“Over the coming year, we expect to see contractors, developers and investors start to rethink who should actually own the cost and price risk on their assets and investments.”
Unfortunately, and not surprisingly, the pace of rollout of the National Development Plan has suffered as a result. However, green shoots are emerging. The rate of increase in construction inflation is expected to stabilise if not decline in 2023 with a further decline predicted for 2024. We are also seeing a proactive approach taken by public authorities, through inflation co-operation frameworks and other mechanisms, in helping to address inflation and pricing risk and maintain sufficient market capacity. What may also emerge is a style of contracting that more closely resembles ‘open book’ than in the past, while still maintaining a level of price discipline between the contractor and the owner. The challenge will likely be to maintain price discipline while allowing for prudent risk sharing. Strong trust and cooperation between the public and private sector, developers and operators, and buyers and suppliers will be key to meet the Government’s public investment commitments.
Getting the most from digital
This year, we expect to see significant pressure on contractors and developers to up their digital capabilities. There is a need to drive further productivity into the Irish construction sector, which we previously highlighted in our Economic analysis of productivity in the Irish construction sector report commissioned by the Department of Public Expenditure, NDP Delivery and Reform.
Digital transformation and innovation are key to driving productivity with modern methods of construction (MMC) being one such example. MMC effectively describes an approach to constructing buildings more quickly, reliably, and sustainably by methods such as off-site manufacturing. If the industry is to meet the challenging targets outlined in government’s public investment plans, particularly in housing, MMC could be an attractive option with digital transformation at the forefront. The adoption of MMC may also be an effective way for developers to meet the sustainability metrics that funders and investors are increasingly seeking.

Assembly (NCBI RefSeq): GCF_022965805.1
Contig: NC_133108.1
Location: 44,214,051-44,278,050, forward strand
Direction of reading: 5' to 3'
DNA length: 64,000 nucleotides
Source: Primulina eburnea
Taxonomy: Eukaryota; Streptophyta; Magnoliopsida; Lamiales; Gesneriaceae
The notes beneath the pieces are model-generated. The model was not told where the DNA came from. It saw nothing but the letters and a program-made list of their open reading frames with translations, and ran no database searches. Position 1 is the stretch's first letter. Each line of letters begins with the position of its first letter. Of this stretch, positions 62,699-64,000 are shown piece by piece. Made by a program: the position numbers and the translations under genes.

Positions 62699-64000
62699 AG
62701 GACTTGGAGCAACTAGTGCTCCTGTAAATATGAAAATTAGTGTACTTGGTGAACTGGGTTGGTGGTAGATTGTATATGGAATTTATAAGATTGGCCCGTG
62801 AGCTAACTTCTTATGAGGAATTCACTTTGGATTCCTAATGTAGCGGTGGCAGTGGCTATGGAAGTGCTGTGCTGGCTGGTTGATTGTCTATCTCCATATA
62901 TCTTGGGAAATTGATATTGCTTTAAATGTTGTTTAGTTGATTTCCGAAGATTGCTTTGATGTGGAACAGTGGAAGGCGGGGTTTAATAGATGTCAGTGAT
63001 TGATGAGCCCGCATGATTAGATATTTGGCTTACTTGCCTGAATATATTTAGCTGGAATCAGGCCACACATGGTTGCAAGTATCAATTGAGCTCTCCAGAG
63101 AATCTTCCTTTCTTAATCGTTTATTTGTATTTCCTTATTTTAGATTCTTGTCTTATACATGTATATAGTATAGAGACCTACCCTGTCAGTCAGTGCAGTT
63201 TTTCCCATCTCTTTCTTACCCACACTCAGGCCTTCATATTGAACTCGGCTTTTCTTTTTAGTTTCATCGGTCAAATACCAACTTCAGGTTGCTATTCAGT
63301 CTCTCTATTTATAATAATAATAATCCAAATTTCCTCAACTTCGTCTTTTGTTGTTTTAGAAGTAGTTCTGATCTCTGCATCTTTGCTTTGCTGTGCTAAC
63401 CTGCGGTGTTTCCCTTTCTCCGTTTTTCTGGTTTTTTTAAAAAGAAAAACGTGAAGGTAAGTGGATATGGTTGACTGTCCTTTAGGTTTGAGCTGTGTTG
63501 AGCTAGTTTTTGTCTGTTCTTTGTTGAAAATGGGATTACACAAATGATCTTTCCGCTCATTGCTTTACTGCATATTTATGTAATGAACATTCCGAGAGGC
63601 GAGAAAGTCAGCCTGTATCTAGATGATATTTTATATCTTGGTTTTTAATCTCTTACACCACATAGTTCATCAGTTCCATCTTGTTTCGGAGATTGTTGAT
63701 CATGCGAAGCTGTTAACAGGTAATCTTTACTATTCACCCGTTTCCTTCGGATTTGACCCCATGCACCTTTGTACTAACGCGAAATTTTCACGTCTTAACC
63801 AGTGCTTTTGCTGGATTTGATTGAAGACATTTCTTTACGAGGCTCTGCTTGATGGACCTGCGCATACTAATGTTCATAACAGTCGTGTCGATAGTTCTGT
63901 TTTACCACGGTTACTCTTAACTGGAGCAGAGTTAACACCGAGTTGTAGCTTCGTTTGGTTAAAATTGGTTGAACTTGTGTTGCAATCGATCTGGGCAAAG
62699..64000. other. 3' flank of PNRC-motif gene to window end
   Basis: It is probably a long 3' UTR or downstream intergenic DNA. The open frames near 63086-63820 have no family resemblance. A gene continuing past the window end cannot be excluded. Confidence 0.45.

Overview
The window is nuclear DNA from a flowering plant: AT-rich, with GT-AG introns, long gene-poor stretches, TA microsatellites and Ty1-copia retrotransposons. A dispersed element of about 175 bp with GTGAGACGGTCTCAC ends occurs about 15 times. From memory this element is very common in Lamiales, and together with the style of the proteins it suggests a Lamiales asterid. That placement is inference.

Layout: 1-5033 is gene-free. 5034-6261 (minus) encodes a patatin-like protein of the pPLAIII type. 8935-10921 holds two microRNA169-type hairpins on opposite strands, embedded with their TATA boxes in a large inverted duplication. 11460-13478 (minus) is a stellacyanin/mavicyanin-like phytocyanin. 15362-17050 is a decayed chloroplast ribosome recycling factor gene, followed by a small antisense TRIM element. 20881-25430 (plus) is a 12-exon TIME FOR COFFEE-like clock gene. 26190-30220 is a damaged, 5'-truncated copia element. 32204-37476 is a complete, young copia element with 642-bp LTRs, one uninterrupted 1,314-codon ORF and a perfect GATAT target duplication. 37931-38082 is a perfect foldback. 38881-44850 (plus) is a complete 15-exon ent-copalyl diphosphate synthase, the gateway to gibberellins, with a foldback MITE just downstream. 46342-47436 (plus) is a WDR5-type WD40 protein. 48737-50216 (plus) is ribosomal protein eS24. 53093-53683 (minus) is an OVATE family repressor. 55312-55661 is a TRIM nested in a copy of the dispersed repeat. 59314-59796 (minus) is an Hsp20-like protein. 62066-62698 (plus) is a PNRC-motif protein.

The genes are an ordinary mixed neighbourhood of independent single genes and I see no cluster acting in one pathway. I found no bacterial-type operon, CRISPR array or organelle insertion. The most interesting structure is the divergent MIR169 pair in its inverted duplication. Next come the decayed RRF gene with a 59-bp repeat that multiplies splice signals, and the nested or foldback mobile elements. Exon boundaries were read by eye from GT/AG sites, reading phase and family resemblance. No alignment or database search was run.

However, progress has been slower than hoped. Denmark, the Netherlands, and the UK have embraced digital technologies and innovation and appear better placed to meet productivity challenges than countries like Ireland. So why are we different? The market volatility of the past 12 to 18 months has not helped but this was not unique to Ireland. More needs to be done to support, value, and reward innovation in contracts using MMC or other techniques driven by the adoption of technologies designed to increase levels of productivity and maximise efficiencies.
The 11th edition of KPMG’s Emerging Trends in Infrastructure is now live; the 2023 report explores 10 challenges and opportunities facing infrastructure leaders. Read in full at:
Corporate Finance, KPMG Ireland